An autoimmune disorder causing fluctuating weakness of the muscles, especially of the eyes, face, throat, and limbs
- Most common between the ages of 20 and 40 in females and 50 and 70 in males
- More common in females
- Stress may aggravate the symptoms
- Genetics is not a significant factor
Myasthenia gravis is a rare autoimmune disorder in which the immune system produces abnormal antibodies that block the receptors in muscles that receive nerve impulses. As a result, the affected muscles fail to respond or respond only weakly to nerve impulses. The muscles of the face, throat, and those that control eye and eyelid movements are most often affected, causing speech problems, double vision, and drooping eyelids. However, other muscles may be affected, including those in the arms and legs and, rarely, the respiratory muscles.
Myasthenia gravis is a long-term condition that varies in severity. It is more common in women, especially in those aged 20 to 40 years. In men, the disorder tends to occur between the ages of 50 and 70. In the UK, it affects about 1 in 10,000 people.
What are the causes?
About 3 in 4 affected people have an abnormality of the thymus gland, which is part of the body’s immune system and is located at the base of the neck just underneath the breastbone. In a number of these people, myasthenia gravis is associated with a thymoma, a tumour of the thymus gland. Myasthenia gravis may also be associated with other autoimmune disorders, such as the joint disorder rheumatoid arthritis and pernicious anaemia, a type of megaloblastic anaemia. Certain drugs, such as penicillamine (see Antirheumatic drugs) may worsen the symptoms of myasthenia gravis.
What are the symptoms?
The symptoms of myasthenia gravis usually develop gradually over several weeks or months and tend to fluctuate. In some cases, symptoms appear suddenly. Symptoms may include:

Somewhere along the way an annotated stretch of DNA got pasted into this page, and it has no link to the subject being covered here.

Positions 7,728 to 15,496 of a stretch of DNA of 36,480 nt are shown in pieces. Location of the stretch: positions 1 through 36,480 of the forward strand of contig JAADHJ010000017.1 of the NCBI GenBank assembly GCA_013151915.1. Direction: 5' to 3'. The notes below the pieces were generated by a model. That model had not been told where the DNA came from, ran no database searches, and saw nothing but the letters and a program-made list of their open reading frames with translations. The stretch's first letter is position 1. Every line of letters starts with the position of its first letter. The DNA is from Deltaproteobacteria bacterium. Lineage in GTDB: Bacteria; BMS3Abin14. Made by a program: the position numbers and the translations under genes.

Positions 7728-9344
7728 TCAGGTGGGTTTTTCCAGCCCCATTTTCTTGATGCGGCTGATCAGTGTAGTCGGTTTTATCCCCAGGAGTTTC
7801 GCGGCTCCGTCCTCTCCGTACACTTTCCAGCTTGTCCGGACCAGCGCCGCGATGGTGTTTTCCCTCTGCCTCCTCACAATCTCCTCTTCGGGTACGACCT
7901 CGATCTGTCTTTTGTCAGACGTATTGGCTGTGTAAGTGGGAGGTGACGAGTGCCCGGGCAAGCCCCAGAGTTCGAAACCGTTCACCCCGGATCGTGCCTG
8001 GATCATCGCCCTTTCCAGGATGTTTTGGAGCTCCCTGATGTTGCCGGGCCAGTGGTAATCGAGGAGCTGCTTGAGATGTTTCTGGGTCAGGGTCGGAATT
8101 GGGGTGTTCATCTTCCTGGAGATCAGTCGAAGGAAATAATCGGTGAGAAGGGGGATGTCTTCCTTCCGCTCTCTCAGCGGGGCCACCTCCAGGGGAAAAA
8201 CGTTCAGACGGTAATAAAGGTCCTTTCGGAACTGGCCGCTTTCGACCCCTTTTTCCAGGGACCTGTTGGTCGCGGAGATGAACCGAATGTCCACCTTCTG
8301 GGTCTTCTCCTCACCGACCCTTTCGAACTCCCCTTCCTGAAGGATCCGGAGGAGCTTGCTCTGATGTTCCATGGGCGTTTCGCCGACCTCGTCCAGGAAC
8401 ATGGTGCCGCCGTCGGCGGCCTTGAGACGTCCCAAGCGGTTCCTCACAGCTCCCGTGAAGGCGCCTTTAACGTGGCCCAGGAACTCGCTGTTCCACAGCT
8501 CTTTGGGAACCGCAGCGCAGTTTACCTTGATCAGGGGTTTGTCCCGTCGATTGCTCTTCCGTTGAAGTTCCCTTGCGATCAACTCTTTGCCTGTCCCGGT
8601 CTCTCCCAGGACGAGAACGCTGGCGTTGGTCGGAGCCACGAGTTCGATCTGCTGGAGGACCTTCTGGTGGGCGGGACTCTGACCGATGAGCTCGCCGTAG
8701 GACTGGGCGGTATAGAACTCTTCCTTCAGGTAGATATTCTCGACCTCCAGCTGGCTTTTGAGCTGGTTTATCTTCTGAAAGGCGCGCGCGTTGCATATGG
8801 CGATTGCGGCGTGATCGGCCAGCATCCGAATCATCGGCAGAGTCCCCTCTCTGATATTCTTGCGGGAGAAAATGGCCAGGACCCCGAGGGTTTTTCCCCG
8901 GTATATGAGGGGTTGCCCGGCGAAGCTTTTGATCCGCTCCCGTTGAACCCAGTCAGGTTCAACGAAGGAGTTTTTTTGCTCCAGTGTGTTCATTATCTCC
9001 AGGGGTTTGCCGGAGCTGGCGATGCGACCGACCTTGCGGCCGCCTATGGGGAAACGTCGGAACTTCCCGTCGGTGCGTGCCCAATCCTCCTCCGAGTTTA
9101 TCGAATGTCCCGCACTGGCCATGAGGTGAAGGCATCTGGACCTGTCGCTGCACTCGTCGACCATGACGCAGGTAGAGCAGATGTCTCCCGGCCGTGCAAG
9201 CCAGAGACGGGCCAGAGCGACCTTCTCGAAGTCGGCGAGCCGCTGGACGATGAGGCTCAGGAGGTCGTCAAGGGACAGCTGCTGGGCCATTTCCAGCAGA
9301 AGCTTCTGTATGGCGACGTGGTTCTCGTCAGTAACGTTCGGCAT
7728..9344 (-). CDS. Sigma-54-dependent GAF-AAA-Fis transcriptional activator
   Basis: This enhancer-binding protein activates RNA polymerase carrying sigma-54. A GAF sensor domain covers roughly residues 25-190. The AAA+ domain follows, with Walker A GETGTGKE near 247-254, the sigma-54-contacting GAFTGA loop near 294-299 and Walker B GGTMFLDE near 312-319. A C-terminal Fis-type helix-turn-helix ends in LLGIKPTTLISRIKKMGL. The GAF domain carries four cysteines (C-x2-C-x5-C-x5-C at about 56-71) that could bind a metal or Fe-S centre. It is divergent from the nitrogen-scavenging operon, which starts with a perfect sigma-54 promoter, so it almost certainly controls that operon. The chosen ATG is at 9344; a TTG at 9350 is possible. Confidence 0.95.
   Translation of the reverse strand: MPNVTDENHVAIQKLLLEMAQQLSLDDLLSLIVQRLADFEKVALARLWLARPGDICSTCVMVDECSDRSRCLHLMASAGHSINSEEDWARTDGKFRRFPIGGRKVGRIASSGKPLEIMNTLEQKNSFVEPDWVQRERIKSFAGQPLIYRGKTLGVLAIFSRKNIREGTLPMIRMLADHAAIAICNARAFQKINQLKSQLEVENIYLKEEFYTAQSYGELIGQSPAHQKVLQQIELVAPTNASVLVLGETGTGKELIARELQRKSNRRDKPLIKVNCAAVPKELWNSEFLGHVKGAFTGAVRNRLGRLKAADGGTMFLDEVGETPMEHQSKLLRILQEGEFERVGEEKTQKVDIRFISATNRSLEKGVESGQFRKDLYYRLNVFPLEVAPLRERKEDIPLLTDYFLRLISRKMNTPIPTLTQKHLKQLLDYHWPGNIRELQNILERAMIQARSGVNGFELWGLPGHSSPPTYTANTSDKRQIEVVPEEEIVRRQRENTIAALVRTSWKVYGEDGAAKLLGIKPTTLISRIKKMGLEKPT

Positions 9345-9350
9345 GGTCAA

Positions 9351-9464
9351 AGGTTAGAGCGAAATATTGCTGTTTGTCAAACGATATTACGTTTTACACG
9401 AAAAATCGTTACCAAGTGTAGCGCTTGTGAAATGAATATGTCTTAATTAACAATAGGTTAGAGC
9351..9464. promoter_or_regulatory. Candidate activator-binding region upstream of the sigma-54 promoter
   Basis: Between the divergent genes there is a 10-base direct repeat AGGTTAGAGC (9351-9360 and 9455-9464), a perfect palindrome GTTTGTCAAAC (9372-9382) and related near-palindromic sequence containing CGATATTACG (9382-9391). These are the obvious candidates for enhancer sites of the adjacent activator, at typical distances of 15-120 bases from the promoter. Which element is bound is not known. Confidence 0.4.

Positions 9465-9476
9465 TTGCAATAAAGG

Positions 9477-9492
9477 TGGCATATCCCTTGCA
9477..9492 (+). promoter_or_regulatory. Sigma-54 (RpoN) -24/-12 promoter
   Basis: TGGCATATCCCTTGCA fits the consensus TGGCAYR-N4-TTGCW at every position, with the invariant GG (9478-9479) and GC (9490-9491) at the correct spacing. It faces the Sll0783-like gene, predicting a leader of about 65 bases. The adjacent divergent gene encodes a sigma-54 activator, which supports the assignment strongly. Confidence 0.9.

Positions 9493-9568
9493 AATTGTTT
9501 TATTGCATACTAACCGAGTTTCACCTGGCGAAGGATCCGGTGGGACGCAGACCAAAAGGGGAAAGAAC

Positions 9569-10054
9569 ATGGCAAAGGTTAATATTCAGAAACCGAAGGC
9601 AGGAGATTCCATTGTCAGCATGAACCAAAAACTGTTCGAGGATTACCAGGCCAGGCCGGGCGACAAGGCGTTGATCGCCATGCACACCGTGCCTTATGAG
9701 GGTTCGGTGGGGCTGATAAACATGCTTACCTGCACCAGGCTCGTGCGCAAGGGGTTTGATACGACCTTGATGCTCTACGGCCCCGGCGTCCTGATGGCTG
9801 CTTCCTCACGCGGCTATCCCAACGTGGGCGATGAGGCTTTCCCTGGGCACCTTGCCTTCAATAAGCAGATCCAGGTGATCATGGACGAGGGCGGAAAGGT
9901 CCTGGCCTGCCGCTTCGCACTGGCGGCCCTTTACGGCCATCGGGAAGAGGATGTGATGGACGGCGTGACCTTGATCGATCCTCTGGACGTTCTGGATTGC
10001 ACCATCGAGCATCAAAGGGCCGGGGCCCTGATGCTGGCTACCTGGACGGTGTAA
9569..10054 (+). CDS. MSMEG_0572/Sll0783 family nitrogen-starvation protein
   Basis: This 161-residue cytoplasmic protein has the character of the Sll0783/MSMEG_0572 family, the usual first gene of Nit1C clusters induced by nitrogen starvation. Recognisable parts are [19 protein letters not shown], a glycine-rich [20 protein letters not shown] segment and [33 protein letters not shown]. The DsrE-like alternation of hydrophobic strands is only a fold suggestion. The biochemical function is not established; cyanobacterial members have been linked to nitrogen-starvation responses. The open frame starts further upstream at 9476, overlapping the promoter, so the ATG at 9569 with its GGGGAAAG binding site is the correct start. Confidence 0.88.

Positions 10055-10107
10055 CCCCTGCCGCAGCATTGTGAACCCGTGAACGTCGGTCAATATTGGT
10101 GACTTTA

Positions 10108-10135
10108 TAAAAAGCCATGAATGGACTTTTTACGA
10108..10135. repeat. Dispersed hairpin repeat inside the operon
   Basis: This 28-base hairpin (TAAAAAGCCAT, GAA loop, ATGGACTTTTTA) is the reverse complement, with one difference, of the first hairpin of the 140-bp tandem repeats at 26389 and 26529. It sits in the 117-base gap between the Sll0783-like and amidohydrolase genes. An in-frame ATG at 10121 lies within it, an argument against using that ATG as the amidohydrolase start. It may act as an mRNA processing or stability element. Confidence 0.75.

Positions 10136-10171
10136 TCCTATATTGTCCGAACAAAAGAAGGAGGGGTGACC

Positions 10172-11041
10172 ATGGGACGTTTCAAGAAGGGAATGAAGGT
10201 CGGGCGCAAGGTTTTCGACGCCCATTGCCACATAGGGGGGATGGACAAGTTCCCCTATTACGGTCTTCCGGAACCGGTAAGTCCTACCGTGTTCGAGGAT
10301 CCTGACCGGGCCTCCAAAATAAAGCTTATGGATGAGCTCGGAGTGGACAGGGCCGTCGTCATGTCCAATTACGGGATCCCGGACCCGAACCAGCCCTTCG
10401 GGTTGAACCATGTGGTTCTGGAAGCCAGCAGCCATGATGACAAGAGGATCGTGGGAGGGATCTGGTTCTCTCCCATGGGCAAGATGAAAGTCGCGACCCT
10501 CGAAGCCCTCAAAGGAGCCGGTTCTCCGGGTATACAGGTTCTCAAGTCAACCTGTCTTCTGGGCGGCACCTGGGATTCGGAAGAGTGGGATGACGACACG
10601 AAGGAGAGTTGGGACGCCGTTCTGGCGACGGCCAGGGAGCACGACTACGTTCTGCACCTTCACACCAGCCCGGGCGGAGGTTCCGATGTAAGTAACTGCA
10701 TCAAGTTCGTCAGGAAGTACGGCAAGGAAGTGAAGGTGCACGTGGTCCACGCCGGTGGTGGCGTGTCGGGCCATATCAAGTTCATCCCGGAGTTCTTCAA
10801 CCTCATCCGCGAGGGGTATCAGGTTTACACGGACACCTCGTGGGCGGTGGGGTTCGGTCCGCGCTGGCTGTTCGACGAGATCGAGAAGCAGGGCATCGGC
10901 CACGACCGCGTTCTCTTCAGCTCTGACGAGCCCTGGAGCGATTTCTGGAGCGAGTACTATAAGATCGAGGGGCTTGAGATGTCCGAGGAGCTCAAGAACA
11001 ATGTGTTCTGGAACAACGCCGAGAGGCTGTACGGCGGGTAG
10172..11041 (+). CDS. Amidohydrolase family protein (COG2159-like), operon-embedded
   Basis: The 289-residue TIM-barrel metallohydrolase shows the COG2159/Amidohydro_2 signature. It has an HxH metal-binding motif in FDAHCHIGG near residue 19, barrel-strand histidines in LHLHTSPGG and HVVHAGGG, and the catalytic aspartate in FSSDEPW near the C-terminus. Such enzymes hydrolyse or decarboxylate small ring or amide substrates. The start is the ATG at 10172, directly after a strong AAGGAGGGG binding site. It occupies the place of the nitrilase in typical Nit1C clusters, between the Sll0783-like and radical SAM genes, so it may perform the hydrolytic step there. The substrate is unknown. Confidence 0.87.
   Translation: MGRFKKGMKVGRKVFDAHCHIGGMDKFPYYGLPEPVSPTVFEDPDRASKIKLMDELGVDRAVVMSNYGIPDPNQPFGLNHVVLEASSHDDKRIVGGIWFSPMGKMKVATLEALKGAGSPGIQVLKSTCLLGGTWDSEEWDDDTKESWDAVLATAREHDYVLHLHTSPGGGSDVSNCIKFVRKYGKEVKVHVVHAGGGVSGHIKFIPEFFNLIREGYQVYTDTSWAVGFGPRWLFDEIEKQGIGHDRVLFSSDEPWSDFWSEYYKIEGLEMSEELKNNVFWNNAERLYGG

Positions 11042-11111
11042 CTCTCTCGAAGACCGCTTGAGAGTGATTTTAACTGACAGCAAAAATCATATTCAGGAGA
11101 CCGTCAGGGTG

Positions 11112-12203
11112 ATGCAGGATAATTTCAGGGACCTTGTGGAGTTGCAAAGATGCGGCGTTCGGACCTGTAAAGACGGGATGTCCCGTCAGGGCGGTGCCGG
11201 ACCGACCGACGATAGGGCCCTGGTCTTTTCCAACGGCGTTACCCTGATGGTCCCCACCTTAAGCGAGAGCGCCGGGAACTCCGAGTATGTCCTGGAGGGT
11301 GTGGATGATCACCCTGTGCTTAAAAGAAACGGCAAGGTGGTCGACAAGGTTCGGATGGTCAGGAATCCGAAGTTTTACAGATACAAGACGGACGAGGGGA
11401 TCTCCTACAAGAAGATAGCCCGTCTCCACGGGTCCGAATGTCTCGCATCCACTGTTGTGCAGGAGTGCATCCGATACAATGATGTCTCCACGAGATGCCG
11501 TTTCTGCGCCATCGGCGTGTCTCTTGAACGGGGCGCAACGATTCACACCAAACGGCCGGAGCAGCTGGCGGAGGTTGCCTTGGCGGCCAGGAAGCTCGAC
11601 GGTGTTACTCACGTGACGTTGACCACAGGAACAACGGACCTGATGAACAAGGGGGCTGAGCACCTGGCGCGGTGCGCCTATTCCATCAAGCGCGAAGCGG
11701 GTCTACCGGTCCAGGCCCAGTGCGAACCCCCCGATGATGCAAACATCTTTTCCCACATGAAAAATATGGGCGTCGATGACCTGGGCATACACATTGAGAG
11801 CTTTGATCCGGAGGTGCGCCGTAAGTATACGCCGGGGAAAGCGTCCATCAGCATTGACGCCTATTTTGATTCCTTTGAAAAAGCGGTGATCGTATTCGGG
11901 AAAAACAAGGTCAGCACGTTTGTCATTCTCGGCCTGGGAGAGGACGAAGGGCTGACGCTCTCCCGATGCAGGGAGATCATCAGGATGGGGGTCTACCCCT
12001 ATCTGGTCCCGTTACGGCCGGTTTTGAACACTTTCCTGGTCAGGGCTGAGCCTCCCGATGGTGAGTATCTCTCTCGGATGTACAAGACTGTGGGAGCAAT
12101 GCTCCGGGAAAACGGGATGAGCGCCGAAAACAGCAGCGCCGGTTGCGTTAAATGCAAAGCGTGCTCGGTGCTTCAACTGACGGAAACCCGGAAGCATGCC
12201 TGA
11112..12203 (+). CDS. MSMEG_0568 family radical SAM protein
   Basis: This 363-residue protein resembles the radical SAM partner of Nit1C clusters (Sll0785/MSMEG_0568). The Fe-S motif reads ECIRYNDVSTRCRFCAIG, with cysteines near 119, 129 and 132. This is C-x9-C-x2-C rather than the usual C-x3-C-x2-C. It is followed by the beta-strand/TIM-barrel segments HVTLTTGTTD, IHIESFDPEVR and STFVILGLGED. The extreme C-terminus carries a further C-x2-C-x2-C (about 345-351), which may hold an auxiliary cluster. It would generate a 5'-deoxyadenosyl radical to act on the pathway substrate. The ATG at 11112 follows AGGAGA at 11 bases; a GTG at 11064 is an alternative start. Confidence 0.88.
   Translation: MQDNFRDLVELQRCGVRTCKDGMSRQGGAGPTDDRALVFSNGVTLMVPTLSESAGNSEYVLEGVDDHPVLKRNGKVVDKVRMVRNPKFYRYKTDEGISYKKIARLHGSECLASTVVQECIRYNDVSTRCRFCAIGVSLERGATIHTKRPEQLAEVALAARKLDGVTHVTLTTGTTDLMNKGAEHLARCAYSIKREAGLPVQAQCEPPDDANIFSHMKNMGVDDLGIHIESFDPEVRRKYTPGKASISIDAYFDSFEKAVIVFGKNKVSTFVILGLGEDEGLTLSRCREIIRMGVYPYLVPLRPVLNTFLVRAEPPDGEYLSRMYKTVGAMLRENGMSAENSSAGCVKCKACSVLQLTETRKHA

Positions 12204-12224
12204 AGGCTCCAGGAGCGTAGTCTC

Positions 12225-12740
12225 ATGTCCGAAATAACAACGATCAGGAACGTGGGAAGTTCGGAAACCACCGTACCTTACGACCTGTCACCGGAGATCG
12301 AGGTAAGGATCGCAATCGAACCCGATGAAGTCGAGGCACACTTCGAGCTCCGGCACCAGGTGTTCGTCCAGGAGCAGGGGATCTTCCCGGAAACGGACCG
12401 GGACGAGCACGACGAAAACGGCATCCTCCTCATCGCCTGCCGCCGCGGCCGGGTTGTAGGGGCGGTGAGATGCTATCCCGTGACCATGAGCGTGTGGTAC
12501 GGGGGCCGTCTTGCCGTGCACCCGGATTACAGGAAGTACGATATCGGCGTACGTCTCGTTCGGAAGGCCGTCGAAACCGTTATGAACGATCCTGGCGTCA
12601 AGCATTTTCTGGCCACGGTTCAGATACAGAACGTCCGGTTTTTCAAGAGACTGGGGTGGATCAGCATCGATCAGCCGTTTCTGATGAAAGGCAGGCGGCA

Difficulty chewing and swallowing.
Weakness in the arm and leg muscles.
Symptoms usually improve with rest but worsen when the affected muscles are used. Symptoms may also be made worse by stress and, in women, by menstruation. Rarely, if respiratory muscles are weakened, life-threatening breathing difficulties may develop.
About 1 in 7 babies born to mothers with myasthenia gravis develops symptoms immediately after birth, but these usually disappear over a few weeks.
How is it diagnosed?
Your doctor may suspect myasthenia gravis from your symptoms. To confirm the diagnosis, you will probably have a blood test to look for the antibodies that block the receptors in muscles. In some cases, you may also be given an injection that increases the levels of neurotransmitters, the chemicals responsible for conveying nerve impulses from nerves to muscle receptors. If there is a rapid but only temporary improvement in muscle strength, you probably have myasthenia gravis. You may also have electromyography (see Nerve and muscle electrical tests) to look for muscle weakness by measuring electrical activity. CT scanning of the chest may also be carried out to look for a thymoma.
What is the treatment?
Your doctor may prescribe drugs that raise the levels of neurotransmitters. If your symptoms are mild, this treatment may control them sufficiently. If your symptoms are persistent, you may be prescribed oral corticosteroids or other immunosuppressant drugs, such as azathioprine, to reduce antibody production. Treatment with oral corticosteroids may be started in hospital because the drugs may have an adverse effect initially, and symptoms may become worse.
In severe cases, regular plasmapheresis may be necessary. In this procedure, plasma (the fluid part of the blood) is taken from the body, treated to remove the abnormal antibodies, and replaced. Alternatively, a procedure called IVIg, may be used, which involves infusing into a vein large numbers of normal antibodies. If breathing becomes difficult, mechanical ventilation may be needed (see Intensive therapy unit).
If a tumour of the thymus is found, surgery will be performed to remove the thymus gland. Some people under the age of 45 with severe symptoms but no thymoma may also benefit from surgical removal of the thymus gland.
People with myasthenia gravis should avoid extremes of temperature, infections, stress, and becoming overtired, all of which intensify muscle weakness.
What is the prognosis?
About 8 in 10 people with myasthenia gravis can be cured or their symptoms substantially improved with treatment. In a few people, the symptoms disappear spontaneously after about a year. Rarely, if the respiratory muscles are involved, the disorder may be fatal.
From the 2010 revision of the Complete Home Medical Guide © Dorling Kindersley Limited.
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